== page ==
Of course, Joseph at first doesn't believe it, then he sees all of these gifts that Joseph sent him, he's convinced, then he can see it. It's easy to look back and see it, but can you look forward and believe it? You see, there's a difference. Can you look back on your life and see that God has worked things together? Can you look forward and see that He will? See, that's faith, to look forward and see that He will. "I don't know how He will." Well, that's the point, that's what faith is. I don't know how He will. It requires looking beyond what we see with our eyes. Scripture tells us, "We must walk by faith and not by sight."
Second Corinthians 5:5-7, "He who has prepared us for this very thing is God, who has given us His Spirit as a guarantee." Like a, "I'm going to give you the Holy Spirit. He's a honest man, He's a guarantee, He's a down payment so that you can take that and stand on that and believe that." So, we are always confident for we walk by faith and not by sight. This is trusting God's view. We may not be able to see everything as God sees, but it's enough to know that God knows, that God sees.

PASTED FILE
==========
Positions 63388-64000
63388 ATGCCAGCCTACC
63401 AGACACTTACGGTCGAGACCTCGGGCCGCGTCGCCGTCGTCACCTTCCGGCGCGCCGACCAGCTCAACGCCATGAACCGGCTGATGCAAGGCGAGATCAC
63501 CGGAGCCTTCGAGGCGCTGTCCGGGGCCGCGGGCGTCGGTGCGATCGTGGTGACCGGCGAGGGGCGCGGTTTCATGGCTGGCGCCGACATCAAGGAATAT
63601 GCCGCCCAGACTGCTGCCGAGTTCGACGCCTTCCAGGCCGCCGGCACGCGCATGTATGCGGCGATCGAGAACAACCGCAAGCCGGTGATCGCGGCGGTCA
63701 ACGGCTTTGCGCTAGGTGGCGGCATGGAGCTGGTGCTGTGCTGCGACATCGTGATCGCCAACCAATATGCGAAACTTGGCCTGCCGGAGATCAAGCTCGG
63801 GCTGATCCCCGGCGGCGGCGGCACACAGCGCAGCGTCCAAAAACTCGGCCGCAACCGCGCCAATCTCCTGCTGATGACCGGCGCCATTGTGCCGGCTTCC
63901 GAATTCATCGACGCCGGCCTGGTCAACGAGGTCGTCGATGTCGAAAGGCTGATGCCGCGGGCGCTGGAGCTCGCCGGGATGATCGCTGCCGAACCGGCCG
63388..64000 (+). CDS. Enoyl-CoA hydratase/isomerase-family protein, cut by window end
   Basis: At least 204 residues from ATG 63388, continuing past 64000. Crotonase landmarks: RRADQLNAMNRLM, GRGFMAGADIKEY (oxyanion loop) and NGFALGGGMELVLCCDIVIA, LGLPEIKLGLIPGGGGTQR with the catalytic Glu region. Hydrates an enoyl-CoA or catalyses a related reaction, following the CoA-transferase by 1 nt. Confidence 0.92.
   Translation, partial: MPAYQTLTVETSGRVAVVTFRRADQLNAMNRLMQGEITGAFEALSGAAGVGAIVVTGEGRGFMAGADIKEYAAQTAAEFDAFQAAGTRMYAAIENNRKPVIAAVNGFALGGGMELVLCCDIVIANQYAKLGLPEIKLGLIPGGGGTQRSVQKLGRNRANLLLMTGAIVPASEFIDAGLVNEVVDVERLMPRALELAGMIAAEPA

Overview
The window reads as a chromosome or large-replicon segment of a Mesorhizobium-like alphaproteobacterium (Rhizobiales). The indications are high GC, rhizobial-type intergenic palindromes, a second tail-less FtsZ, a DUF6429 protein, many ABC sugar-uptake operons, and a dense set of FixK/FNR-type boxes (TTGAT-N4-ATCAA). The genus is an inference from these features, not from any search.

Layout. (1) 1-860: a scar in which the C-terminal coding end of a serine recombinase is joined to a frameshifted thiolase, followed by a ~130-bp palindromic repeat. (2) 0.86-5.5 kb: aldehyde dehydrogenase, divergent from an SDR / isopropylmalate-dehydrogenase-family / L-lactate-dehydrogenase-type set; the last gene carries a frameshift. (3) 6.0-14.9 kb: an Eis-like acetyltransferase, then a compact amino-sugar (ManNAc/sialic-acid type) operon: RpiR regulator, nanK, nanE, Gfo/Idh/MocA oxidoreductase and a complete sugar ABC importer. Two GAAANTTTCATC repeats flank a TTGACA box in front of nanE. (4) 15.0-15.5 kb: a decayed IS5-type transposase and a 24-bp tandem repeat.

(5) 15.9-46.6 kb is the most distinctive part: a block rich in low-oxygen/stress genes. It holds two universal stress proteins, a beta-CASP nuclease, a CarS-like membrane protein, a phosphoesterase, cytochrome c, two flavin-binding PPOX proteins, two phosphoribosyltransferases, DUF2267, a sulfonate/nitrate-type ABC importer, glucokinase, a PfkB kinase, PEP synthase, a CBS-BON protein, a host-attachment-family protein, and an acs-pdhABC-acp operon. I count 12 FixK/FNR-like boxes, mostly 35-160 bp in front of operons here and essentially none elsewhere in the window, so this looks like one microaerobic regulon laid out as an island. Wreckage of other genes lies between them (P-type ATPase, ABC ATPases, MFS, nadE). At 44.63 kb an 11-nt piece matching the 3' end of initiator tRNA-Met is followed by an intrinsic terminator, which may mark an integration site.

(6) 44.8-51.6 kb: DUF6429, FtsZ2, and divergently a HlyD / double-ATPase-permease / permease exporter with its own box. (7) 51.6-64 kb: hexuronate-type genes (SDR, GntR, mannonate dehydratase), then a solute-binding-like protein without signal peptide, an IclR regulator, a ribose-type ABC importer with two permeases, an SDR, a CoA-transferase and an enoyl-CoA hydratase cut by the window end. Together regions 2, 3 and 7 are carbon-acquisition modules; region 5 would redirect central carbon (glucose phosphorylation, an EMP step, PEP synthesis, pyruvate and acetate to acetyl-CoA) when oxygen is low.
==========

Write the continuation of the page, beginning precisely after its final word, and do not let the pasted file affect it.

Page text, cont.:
A. Never give up on God
To look forward, the key is don't give up on God. Don't judge God's love by the outward circumstances. To me, people do that. They look at the outward circumstances, and then they interpret that as, "God, if you loved me, then I wouldn't be going through this present difficulty." Therefore, they conclude, "Well, then I guess God doesn't care." Well, if God doesn't care then I'm not going to care. Then they get themselves in trouble. If they would just hold on, be patient, don't give up on God. Jeremiah, who wrote Lamentations. He wrote Lamentations 3 at one of the lowest point in the history of Israel as the Babylonian army was coming to invade Jerusalem.